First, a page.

AN EDITOR, EDUCATOR, AND LONGTIME ALA COUNCILOR COMMENTS ON HIS YEARS WITH SCARECROW PRESS AND ON THE STATE OF LIBRARY PROFESSIONAL PUBLISHING
"Norman Horrocks, councilor-at-large," he would unfailingly aspirate into the microphone in his dulcet British accent--just before reminding ALA's governing body that it was about to commit a policy breach.
During his 30-some years of volunteer service to the Association he became the Council's parliamentary conscience, a voice of reason and order. His globetrotting career in library education and concurrent two-decade affiliation with Scarecrow Press have given Horrocks a vantage point that extends from the United Kingdom, where he was born in 1927, to Cyprus, Australia, Hawaii, the West Indies, Pennsylvania, New Jersey, and Canada.
After 21 years, Horrocks left Council last year and returned to Dalhousie University in Nova Scotia, where he is an adjunct professor. He served as vice-president/editorial for Scarecrow from 1986 to 1995 and is still a consultant for the pioneering library-publishing house founded 46 years ago by Ralph Shaw. American Libraries Editor Leonard Kniffel caught up with Horrocks for this interview in San Antonio at ALA's Midwinter Meeting in January.
AL: How is book publishing for our profession doing?
NH: Publishing in the library and information science field seems to be doing quite well. All the players in the game--the American Library Association, Scarecrow, Neal-Schuman, Oryx, McFarland, and so on--they all seem to be doing well. What they are looking at is the possibility of moving into CD-ROM and other forms of electronic publication.
AL: What is the future of print?
NH: Print is still the medium for many types of publication, and it is likely to remain so. You don't want recreational reading on a screen. You want to read that in your hand. I think it will survive for children's and young adult books in many ways. For reference publishing, for people looking for a specific piece of information, then yes, I think eventually the online services will be the ones that people will use. But I'm not persuaded yet that print is dead or even dying.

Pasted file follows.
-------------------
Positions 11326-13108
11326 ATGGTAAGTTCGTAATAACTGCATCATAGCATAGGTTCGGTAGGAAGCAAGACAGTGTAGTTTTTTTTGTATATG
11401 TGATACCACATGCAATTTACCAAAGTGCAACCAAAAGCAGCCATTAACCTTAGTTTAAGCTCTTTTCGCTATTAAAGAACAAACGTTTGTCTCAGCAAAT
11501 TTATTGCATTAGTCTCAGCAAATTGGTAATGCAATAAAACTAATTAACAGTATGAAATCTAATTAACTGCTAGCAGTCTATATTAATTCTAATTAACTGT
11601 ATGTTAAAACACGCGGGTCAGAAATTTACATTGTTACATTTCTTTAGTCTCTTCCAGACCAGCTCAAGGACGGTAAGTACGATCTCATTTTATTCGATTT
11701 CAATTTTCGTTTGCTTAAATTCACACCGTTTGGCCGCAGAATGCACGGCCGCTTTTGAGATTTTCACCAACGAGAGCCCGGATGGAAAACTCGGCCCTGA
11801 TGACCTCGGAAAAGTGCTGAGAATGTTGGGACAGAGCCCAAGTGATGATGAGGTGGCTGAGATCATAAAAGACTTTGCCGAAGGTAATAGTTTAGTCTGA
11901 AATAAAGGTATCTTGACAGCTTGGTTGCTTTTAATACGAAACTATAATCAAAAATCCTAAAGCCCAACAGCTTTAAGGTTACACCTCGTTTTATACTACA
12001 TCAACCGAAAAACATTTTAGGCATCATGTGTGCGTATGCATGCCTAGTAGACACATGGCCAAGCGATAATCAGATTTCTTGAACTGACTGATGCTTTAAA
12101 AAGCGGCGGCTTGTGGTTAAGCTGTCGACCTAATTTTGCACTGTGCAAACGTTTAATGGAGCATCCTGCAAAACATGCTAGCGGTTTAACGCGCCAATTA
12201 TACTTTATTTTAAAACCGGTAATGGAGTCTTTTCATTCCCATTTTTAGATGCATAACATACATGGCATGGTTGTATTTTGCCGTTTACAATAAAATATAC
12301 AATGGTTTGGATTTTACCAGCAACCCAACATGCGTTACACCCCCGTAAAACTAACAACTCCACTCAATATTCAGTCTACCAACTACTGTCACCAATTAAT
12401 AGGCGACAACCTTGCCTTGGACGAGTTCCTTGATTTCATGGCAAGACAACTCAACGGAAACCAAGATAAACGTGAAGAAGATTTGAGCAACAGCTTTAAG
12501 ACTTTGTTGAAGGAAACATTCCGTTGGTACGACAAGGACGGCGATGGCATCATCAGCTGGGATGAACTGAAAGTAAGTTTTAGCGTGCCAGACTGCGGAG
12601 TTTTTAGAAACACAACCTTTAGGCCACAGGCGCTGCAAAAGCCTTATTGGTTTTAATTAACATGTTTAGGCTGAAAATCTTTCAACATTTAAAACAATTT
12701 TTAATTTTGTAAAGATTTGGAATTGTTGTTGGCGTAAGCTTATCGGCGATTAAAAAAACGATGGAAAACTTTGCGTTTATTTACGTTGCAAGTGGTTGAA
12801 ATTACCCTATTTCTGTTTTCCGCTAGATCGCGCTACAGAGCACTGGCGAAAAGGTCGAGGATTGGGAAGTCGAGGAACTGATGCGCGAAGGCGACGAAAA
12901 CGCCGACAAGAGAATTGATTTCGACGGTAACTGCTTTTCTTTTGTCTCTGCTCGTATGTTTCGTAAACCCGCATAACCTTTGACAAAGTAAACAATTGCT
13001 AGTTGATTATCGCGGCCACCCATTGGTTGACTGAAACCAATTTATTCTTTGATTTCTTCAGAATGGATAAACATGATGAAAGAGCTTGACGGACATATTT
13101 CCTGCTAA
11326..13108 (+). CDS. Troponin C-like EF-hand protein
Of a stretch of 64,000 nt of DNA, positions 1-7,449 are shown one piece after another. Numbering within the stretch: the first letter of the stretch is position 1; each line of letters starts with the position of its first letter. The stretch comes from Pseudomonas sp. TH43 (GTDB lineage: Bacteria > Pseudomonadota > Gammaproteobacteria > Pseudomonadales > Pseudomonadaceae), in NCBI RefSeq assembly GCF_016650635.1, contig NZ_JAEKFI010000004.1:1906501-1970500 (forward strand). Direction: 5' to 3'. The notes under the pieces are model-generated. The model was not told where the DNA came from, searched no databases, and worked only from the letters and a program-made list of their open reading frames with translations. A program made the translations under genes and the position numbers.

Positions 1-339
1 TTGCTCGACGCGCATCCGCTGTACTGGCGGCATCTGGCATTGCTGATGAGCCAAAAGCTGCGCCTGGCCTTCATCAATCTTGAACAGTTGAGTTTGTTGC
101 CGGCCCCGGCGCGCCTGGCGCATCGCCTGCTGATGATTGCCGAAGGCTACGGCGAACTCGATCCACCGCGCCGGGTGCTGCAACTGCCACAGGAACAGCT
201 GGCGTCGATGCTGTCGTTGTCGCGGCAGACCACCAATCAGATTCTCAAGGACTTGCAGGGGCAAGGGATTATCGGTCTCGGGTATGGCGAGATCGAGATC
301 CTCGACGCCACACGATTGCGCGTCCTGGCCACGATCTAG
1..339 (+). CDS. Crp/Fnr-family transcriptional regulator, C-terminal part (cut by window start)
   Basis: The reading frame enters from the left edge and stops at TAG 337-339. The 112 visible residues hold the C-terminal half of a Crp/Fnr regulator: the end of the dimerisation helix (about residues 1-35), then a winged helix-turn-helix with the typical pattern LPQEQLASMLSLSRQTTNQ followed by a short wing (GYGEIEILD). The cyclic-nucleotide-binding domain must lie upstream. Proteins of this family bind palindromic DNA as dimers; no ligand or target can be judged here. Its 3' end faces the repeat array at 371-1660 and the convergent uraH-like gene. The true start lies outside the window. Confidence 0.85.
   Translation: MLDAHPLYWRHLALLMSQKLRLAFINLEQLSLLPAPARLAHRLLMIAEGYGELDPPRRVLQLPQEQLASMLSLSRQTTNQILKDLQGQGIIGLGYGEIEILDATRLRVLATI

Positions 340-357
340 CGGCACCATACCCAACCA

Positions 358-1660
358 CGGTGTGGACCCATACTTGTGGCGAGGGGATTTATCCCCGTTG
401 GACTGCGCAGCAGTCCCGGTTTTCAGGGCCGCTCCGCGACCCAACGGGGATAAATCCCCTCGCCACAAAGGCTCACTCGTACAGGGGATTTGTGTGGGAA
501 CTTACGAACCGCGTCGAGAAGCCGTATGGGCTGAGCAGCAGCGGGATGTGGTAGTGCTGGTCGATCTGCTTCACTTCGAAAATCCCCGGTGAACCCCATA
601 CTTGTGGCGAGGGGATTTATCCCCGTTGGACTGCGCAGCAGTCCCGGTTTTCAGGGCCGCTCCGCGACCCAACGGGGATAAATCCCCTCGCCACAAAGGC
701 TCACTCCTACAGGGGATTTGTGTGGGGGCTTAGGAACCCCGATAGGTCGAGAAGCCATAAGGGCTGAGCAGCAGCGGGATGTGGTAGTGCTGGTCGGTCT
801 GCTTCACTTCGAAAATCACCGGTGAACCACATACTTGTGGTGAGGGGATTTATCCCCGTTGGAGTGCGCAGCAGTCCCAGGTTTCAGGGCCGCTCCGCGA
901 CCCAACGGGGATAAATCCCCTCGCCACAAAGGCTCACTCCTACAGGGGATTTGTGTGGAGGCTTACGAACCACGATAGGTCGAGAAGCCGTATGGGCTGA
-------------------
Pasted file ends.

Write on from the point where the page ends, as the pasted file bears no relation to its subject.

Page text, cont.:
AL: What are some of the subjects that are hot right now?
NH: The how-to-do-it manual, the quick-fix type of book, seem to be very popular. The paperback--and I just bought one--on PR. The good solid hardbound library textbook that we grew up on seems to have dwindled in favor of titles (like President Lincoln's Doctor's Dog) that touch the most bases, anything that has internet in it or the future or technology. Also there seems to be a lot of concern about some of the ethical issues that we're facing in access to information, censorship, those areas.
AL: How and why did you get involved with library professional publishing?
NH: Before I joined Scarecrow Press, I'd edited a magazine for the Library Association in Britain, and then I edited the Journal of Education for Librarianship for what is now ALISE the Association for Library and Information Science Education], and I had already been a series editor for Scarecrow, so I had some background in publishing. The reason I was hired in 1986 was to continue the line of librarians they'd always had on the editorial side. While I brought an international dimension to the company, it was having as a librarian, having taught librarians, being aware of what was happening in libraries, and the contacts I had that made me attractive to Scarecrow Press.
AL: Recently you received top awards for career achievements from the Canadian Library Association and ALISE. Last year you received ALA's Lippincott Award. But how did your interest in associations and parliamentary procedure begin?
NH: I have to start back in Britain. When I was at library school we had a little local election. We were all fresh out of the army, and we decided the people on the slate were old people, they were 35 or 40 years old, so we nominated six or eight of ourselves and got out the vote and we took over the administration of the Library Association in our area. …